Among the first steps taken by the Modi government in its second phase was the May 31 creation of a Jal Shakti Ministry under a full-fledged cabinet minister Gajendra Singh Shekhawat. The new ministry amalgamates the ministries of water resources, river development and Ganga Rejuvenation with the Ministry of Drinking Water and Sanitation.
mong the first steps taken by the Modi government in its second phase was the May 31 creation of a Jal Shakti Ministry under a full-fledged cabinet minister Gajendra Singh Shekhawat. The new ministry amalgamates the ministries of water resources, river development and Ganga Rejuvenation with the Ministry of Drinking Water and Sanitation. The creation of the ministry could not have been more fortuitously timed. A heat wave is currently sweeping north India and a delayed monsoon being predicted by most weather watchers except the India Meteorlogical Department which is forecasting a ‘normal’ monsoon. Residents in the arid Thar desert of Rajasthan are forking out Rs 2,500 to buy 2,500 litres of water which they share with their cattle. In Tamil Nadu, the government has ordered all government-funded temples to hold yagnas to appease the Rain Gods and get musicians to play select Carnatic ragas welcoming rains to cope with the continuing water shortage.
Other states are also doing their own thing. Karnataka has on June 1 directed all temples under its Muzrai department to begin the ‘parjanya japa’ to begin on June 6 during the Braahmi Muhurta for which temples are authorized to take Rs.10,001 from the donation boxes for the ceremony. The state has also launched district wise call centres for citizens to complain about water scarcity in their areas – a short term solution until rainfall increases groundwater levels. Madhya Pradesh is mulling ‘right to water’ – legislation aimed at ensuring adequate water for every person in the urban areas in the state is to be introduced in the monsoon session of the legislative assembly. Every household in urban Madhya Pradesh would get piped potable water supply of at least 55 litres a day.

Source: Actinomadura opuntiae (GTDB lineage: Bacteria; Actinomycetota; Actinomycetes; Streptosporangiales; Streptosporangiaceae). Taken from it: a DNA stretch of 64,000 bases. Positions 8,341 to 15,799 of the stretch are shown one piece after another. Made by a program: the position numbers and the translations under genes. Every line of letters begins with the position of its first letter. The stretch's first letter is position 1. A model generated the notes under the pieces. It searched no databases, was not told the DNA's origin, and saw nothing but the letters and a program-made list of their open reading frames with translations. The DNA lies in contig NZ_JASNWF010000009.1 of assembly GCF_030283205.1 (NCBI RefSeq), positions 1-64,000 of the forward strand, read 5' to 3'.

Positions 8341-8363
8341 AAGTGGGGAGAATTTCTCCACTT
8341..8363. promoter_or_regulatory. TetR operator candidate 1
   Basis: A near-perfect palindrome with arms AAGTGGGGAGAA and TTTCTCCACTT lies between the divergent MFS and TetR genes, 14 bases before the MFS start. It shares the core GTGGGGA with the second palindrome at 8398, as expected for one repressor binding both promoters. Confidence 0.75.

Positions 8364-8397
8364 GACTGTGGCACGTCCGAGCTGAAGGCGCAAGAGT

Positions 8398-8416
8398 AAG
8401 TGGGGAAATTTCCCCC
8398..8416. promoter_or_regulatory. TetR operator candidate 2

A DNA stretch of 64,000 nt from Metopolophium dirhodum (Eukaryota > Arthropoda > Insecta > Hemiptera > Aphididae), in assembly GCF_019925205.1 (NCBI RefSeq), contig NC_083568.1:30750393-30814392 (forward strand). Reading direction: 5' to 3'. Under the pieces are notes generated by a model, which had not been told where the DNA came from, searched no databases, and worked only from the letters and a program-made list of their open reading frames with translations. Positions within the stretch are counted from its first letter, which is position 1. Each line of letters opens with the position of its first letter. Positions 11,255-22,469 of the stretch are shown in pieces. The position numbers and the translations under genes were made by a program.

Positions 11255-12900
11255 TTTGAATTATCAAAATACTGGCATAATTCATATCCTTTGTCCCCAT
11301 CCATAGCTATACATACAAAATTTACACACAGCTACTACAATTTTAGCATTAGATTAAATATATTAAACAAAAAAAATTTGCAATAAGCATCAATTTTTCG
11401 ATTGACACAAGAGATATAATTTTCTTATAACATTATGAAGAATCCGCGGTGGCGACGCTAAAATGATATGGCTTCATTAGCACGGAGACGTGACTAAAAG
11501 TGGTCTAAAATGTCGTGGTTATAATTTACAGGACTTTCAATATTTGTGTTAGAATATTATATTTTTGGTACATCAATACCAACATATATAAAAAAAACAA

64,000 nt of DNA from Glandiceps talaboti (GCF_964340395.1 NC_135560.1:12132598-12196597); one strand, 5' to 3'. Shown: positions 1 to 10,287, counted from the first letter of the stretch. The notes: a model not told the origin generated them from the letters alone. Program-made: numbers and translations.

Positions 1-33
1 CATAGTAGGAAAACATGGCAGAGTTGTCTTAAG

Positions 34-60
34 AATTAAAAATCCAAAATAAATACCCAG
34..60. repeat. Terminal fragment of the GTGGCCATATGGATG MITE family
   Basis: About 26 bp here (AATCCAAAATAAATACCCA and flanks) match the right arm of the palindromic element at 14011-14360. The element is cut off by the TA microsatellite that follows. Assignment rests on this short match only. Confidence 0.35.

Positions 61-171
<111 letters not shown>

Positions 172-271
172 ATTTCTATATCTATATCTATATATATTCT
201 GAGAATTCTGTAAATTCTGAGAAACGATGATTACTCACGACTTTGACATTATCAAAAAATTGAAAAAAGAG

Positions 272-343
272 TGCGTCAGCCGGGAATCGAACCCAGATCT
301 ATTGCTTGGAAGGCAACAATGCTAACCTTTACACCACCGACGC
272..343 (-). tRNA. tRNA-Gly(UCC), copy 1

Water levels in India’s major reservoirs have fallen to 21 per cent of the average of the last decade. Fifty four per cent of the country’s groundwater is declining faster than it is being replenished and there is a crippling dependence on monsoon rains to replenish most of India’s key water sources– underground aquifers, lakes, rivers and reservoirs. Close to half the country, about 600 million people, face severe scarcity year after year. By 2020, India will be formally categorized as a “water stressed” country, one where per capita availability of water is less than 1,000 cubic metres or less. A June 2018 Niti Ayog report grimly forecasts water demand will be twice the present supply and India could lose up to 6 per cent of its GDP.
Can a new water ministry tackle the worst water crisis in India’s history? Experts feel an exclusive ministry is only a cosmetic change. Water is a State subject – the 17th entry in the state list- and unless states make specific requests the Centre can’t intervene. There is however a provision via Entry 56 by which the Centre can deal with inter – state rivers if Parliament legislates in the public interest but this has not been done. There is resistance from the states. Even if water is included in the Concurrent List it is uncertain as to how that will actually deal with the water crisis.